A study was made of factors that influence production of different numbers of flower stalks of crested wheatgrass on grazed and ungrazed areas. Both laboratory and field studies were made. Greatest response in flower stalk production resulted from application of nitrogen in the field, amounting to an increase of from 5 to 10 times the numbers of flower stalks on untreated areas. Responses of plants in the greenhouse supported these results. Plants grown in the dark indicated that higher carbohydrate reserves existed in ungrazed than in grazed plants. It was concluded that a high carbohydrate-low nitrogen balance was the primary factor in low production of flower stalks on ungrazed range. Removing photosynthetic tissue by grazing reduced the amount of root growth and amount of carbohydrates stored as reserves. On grazed range some stored carbohydrates are used in production of regrowth and new tillers giving a more favorable carbohydrate-nitrogen balance for production of flower stalks. Whether nitrogen is a primary or secondary factor in production of flower stalks depends upon the stage of plant development in which it is the limiting factor. Leachate from old growth showed no effect on production of flower stalks. Treatment with gibberellic acid suppressed flower stalk production on plants transferred to the greenhouse prior to beginning spring growth, and to a lesser extent on plants transferred after beginning spring growth. The effect was attributed primarily to the stimulation of rapid, increased growth and depletion of reserves required for differentiation and production of flower stalks. Plants produced increased numbers of flower stalks with exposure to outside cold temperatures at least up to 10 weeks' duration, which was the maximum period tested. Under field conditions, grazed plants would be subject to more rigorous temperatures than ungrazed plants, but this was believed to be a minor factor contributing to the greater numbers of flower stalks on grazed plants compared to carbohydrate-nitrogen relationships. Reduced light was shown to be a factor contributing to reduced numbers of flower stalks in the greenhouse and in an outside lath house. Reduced light was believed to be a minor factor, however, in contributing to the low numbers of flower stalks on ungrazed areas. Results of the present study indicate that the carbohydrate-nitrogen balance in plants is a better criterion for intensive management of range lands than carbohydrate reserves alone.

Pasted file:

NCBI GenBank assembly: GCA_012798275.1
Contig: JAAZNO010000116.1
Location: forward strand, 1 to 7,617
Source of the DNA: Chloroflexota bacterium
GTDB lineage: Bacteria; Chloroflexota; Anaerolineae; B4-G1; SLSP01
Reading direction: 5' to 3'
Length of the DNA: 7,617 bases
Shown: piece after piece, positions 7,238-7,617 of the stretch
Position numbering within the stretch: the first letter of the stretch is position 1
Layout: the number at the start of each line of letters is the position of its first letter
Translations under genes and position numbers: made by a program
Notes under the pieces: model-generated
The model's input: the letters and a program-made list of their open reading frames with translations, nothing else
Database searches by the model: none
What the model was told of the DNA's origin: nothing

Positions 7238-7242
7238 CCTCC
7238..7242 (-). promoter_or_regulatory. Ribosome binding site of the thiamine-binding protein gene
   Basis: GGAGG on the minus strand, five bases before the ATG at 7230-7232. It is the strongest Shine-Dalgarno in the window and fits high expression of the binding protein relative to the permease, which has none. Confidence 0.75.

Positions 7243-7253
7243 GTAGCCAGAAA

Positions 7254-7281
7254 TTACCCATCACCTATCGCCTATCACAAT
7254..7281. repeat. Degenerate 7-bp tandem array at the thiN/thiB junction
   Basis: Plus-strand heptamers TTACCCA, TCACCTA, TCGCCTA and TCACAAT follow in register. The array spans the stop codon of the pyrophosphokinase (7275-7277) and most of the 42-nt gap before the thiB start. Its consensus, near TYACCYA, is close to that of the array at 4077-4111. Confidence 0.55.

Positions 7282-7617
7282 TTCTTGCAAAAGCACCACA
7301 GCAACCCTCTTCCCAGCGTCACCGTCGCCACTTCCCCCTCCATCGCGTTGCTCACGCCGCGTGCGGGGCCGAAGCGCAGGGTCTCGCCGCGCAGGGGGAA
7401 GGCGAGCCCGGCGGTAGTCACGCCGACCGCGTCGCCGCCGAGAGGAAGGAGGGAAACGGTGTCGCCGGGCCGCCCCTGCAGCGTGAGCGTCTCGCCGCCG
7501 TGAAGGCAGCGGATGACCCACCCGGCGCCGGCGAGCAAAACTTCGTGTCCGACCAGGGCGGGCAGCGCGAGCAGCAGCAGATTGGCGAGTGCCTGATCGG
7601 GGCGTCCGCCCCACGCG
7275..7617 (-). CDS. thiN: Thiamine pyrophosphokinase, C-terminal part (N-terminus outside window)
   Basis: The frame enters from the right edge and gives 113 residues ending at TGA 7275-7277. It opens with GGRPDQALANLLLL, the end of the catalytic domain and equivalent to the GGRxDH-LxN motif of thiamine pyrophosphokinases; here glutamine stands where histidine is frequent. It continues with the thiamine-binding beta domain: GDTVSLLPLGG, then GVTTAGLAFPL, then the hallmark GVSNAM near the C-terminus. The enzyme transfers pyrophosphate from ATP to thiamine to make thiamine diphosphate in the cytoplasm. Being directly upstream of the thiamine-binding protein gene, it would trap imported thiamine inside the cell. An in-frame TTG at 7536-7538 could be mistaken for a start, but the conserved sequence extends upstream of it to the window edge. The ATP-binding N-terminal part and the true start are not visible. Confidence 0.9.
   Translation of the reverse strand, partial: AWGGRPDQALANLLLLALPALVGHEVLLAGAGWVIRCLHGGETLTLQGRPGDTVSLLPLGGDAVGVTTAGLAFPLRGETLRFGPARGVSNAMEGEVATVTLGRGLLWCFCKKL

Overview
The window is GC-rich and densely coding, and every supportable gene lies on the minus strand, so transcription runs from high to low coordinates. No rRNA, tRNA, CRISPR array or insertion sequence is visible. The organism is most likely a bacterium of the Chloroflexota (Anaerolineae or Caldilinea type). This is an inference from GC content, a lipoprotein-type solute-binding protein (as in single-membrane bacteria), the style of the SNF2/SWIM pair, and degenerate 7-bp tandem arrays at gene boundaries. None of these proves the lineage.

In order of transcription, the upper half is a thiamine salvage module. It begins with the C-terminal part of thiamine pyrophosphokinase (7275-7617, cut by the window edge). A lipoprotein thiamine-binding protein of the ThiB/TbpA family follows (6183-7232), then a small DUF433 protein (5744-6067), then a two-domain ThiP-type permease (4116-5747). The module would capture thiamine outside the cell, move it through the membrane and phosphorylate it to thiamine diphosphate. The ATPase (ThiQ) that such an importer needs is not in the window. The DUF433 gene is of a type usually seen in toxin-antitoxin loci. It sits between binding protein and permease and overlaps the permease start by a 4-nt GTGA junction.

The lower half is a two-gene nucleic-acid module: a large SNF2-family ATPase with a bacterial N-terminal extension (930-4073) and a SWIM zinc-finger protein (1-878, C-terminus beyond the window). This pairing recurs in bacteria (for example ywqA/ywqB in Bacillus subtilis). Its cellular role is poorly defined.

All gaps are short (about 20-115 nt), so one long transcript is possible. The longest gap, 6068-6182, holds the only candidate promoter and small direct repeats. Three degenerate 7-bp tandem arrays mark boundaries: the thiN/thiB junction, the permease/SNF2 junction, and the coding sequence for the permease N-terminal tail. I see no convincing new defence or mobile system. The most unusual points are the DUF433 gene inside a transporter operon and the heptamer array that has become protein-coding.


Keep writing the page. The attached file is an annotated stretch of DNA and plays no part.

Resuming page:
College and Department

Life Sciences; Plant and Wildlife Sciences



Date Submitted


Document Type





Agropyron cristatum (L.) gaertn